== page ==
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Joining United States in the war is a great folly : PM Imran Khan

Pm Imran Khan addressed a convivial house a day after the National Assembly passed the budget with a majority vote. He spoke about the issues of national importance, including his government’s vision of a welfare state, budget, economic policy, foreign policy challenges as well as the situation in Afghanistan.

Continuing with his address, the prime minister questioned as to why Pakistan joined the US in the war on terrorism. He asked if there was any other country, which became involved in another country’s war and lost 70,000 lives.

“What did we have to do with the war [against terrorism]? “What they [the US] said, we kept doing. [Former military ruler Pervez] Musharraf said in his book that he took money,” he said, adding that the US then asked Pakistan to send its army into the tribal areas but what was achieved by doing so?

“We decided to become America’s front-line state, [which was] the most humiliating thing to do in life. Joining America in the war is a great folly. When I said why should we be part of the war of others and sacrifice the lives of our people … I was called Taliban Khan,” he added.

Continuing, the prime minister said that US drone strikes were carried out with the permission of the Pakistani governments “which our governments kept hiding”. He asked: “Our terrorist has been sitting in London for 30 years, will Britain allow us to launch a drone strike in London to kill him? Never.”

From this, the prime minister said, “we have learned a lesson that this nation should never compromise on its sovereignty” for fear of anyone. “I have flatly refused to give the US a military base. We will remain partners in peace with the US, and will always remain so, but we cannot be partners in conflict.”

Imran said it was not the outside world that “humiliated us but we ourselves humiliated us”. He stated that the “Kalima ‘La Ilaha Illallah’ gives us pride and dignity,” adding that no country could rise without honour. “Whoever bows down to Allah, will not bow down to any superpower.”

The prime minister told the house that peace in Afghanistan was in Pakistan’s interest but stressed that the country did not need “strategic depth” in its neighbour. “We do not want strategic depth in Afghanistan. We are thinking ahead; we are thinking of the economy, links with Central Asia and we share strong ties with those countries. We are now thinking of the future.”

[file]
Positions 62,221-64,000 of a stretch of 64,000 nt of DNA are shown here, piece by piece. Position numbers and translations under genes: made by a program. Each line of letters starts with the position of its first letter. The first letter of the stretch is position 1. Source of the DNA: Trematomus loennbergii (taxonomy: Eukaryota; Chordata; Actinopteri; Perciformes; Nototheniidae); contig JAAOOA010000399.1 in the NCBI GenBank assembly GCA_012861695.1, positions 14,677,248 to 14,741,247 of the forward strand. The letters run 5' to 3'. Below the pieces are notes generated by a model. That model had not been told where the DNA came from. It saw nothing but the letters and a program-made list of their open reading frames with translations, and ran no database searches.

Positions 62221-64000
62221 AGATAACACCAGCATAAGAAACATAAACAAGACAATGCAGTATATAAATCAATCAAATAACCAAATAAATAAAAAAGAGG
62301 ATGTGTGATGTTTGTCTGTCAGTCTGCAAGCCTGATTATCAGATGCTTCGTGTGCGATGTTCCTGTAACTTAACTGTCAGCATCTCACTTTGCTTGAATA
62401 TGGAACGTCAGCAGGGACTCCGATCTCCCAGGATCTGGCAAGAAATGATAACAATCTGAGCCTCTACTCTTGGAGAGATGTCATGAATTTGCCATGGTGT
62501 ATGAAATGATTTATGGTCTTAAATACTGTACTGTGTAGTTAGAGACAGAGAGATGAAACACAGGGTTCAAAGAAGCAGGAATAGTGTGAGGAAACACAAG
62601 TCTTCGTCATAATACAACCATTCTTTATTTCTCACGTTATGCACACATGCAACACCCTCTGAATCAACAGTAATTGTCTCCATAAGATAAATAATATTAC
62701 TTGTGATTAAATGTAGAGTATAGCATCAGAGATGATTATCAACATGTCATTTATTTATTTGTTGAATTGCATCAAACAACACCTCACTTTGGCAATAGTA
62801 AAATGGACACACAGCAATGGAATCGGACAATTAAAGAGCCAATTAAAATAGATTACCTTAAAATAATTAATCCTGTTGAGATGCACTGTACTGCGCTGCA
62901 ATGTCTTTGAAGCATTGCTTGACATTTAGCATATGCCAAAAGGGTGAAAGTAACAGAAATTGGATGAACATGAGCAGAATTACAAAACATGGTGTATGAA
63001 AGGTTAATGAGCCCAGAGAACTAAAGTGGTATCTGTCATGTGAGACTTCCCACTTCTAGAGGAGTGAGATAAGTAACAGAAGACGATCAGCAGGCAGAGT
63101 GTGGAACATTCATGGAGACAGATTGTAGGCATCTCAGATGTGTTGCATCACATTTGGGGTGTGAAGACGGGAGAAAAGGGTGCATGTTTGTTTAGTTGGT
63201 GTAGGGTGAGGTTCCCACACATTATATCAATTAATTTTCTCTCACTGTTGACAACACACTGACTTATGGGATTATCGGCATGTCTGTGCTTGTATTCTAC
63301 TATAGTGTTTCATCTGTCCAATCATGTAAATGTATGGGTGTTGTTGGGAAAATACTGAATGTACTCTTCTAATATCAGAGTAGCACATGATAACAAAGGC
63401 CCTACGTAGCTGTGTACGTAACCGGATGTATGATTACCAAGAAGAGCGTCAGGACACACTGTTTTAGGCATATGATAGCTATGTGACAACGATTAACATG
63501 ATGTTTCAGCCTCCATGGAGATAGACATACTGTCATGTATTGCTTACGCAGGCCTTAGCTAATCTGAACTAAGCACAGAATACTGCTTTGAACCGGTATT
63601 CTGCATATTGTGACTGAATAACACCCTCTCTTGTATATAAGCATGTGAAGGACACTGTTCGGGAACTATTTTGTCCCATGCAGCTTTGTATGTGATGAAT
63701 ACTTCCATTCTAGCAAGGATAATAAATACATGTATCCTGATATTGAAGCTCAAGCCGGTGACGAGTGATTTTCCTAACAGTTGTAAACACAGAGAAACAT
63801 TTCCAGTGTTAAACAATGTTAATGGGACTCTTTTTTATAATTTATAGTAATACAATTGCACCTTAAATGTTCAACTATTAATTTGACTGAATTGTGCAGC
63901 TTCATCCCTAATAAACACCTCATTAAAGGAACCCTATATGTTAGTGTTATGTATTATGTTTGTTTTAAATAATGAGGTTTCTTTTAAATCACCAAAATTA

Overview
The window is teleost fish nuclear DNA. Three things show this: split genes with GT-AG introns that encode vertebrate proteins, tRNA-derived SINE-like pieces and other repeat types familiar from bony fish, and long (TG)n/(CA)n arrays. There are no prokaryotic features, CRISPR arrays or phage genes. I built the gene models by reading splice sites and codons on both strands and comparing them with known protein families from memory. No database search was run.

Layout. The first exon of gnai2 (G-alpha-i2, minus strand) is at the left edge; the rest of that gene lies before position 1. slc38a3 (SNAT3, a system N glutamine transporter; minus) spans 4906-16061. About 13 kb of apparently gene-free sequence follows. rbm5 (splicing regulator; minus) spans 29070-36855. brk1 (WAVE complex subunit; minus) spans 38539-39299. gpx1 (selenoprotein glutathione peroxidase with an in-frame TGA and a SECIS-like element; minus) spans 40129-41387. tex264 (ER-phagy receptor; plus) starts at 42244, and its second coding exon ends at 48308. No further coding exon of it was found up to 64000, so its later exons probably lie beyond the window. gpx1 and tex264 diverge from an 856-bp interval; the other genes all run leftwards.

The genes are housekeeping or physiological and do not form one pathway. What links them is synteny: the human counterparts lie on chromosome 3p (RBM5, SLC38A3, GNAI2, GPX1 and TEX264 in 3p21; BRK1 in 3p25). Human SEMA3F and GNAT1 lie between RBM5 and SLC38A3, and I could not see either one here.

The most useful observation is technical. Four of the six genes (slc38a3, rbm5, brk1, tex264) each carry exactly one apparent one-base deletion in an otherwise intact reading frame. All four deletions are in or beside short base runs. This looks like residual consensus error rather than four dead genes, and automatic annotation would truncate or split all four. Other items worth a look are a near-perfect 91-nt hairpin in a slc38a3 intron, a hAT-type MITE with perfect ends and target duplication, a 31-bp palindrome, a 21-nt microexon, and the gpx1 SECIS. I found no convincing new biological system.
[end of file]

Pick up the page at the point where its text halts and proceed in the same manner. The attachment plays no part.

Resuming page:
Imran appreciated Finance Minister Shaukat Tarin and the government’s economic team for presenting a people-friendly budget, which he said reflected his vision of Pakistan. He thanked the party lawmakers and the allies for approving the budget.

When the PTI came to power, The prime minister said, the current account was in the negative and the country was losing foreign exchange at a rapid rate. He added that his government tried not to approach the International Monetary Fund (IMF), because of its harsh conditions.

He thanked China, the United Arab Emirates (UAE) and Saudi Arabia for coming to Pakistan’s aid in difficult situation, which saved the country from default. However, later, he said, the government had to approach the IMF to fulfil the country’s fiscal needs.

PM Imran Khan continued to assert some of his positions, including his stance on electoral reforms.

The prime minister pointed out that every election after 1970 had been controversial due to allegations of rigging, therefore, “the only solution to this issue [allegations of electoral fraud] is the use of EVMs [electronic voting machines]”.

“We are striving to improve the election process. We have proposed election reforms and I will request the opposition to sit with the government, as it pertains to the future of democracy in Pakistan,” he told the house. “If they [opposition] have any reservations, we are ready to hear them out.”

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